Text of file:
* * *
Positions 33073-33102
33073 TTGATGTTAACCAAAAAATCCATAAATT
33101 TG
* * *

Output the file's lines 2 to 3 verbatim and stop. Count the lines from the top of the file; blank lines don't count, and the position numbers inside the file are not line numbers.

33073 TTGATGTTAACCAAAAAATCCATAAATT
33101 TG